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Relevance Ranking

Authoritative sources in a hyperlinked environment.
Jon M. Kleinberg.
Journal of the ACM. 46 (5). 1999. 604--632.

The anatomy of a large-scale hypertextual Web search engine.
Sergey Brin and Lawrence Page.
Computer Networks and ISDN Systems. 30 (1--7). 1998. 107--117.

Mining the Web.
Soumen Chakrabarti.
Morgan Kaufmann Publishers. San Francico. 2003.

Link Analysis in Web Information Retrieval.
Monika R. Henzinger.
IEEE Data Engineering Bulletin. 23 (3) 2000. 3-8.

Term-weighting approaches in automatic text retrieval.
Gerard Salton and Christopher Buckley.
Information Processing and Management. 24 (5). 1988. 513-523.

Queries given to search engines or other retrieval systems are often not very specific, and lead to a large number of matching documents. In these cases the retrieval system should have a good estimate of the relevance of the documents to the user's needs, so that "good" documents show up early in the enumeration. A large number of factors should enter into a good ranking method, including the positions of the query terms in the document, linguistic context of the matches, link popularity, classification of the documents, user models etc. "Classical" methods compute a mesaure of "distance" between the query and the retrieved document, such as TF/IDF or cosine similarity. For hyperlinked documents, methods which make use of the hyperlink structure have proved very effective for relevance ranking. Google was the first large-scale search engine to make use of hyperlink sructure for relevance ranking.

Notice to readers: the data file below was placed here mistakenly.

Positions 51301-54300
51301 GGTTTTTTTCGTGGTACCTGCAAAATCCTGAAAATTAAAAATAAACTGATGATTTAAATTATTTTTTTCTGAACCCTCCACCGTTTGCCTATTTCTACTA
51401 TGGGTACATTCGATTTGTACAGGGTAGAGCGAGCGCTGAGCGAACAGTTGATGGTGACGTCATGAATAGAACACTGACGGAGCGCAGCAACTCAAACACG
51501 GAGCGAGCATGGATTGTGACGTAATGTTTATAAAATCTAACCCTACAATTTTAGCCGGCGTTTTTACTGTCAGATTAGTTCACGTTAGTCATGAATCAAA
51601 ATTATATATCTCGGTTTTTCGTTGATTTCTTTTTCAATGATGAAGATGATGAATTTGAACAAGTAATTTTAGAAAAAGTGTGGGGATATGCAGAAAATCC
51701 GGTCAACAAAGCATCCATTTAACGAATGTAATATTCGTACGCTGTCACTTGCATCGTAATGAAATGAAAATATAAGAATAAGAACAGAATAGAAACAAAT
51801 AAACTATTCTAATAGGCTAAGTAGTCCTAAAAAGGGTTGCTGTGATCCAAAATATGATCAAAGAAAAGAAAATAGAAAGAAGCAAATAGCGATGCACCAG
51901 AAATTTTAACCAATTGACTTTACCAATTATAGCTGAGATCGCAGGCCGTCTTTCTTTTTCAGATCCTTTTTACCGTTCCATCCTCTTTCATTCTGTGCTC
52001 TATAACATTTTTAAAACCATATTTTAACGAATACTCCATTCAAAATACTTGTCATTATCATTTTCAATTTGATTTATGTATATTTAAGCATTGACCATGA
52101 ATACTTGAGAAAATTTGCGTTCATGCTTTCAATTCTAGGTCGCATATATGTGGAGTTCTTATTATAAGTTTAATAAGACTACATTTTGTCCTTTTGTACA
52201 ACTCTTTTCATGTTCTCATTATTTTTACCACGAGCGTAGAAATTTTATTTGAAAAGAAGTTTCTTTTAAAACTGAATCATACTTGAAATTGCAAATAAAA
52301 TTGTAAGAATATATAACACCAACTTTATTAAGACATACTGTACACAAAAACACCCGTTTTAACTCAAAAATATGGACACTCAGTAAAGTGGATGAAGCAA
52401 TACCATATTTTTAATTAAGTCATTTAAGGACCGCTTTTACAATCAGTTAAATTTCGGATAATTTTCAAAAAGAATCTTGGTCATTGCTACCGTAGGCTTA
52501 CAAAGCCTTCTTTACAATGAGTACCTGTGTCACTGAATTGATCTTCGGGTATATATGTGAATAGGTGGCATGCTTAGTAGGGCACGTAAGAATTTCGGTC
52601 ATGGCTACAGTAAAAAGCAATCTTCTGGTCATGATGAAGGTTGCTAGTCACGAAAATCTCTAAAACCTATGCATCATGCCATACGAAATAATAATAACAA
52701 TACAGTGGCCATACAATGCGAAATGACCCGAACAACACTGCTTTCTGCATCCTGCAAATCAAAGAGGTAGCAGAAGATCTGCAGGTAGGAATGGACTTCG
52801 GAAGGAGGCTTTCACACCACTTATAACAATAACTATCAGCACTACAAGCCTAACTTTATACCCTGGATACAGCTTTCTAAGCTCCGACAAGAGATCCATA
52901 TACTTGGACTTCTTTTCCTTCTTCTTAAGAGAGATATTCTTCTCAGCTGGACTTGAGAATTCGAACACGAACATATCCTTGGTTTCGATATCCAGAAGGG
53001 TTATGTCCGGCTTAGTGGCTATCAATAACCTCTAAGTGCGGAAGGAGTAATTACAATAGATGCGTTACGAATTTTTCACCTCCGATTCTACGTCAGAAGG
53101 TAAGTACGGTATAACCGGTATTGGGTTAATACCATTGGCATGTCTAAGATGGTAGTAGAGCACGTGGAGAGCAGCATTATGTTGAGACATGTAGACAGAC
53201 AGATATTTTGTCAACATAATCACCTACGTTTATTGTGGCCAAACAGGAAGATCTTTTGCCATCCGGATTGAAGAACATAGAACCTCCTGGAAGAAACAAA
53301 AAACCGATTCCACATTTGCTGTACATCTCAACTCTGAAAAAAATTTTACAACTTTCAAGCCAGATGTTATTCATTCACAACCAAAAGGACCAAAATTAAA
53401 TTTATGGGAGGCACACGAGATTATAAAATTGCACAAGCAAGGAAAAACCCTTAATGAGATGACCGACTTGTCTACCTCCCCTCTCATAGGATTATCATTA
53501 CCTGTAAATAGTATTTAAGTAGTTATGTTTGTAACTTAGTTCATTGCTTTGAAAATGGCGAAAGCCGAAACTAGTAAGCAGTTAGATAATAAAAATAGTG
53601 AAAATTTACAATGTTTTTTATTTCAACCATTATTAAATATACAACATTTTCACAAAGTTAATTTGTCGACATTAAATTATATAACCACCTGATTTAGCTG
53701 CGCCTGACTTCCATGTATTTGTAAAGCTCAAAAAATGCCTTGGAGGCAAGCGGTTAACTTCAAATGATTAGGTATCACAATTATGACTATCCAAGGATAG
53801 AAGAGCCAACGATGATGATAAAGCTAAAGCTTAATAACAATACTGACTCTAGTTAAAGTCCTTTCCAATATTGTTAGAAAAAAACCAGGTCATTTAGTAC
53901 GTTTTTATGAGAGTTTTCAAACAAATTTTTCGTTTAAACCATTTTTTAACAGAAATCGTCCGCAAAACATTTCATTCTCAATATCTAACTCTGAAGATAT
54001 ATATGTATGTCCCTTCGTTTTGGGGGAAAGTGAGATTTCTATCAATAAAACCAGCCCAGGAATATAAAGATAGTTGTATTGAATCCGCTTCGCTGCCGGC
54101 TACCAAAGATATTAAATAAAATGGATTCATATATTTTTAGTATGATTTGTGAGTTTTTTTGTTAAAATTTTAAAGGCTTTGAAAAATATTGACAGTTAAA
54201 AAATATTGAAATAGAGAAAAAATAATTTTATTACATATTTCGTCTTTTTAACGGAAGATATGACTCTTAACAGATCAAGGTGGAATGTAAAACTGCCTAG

Relevance; Topical Relevance; Aboutness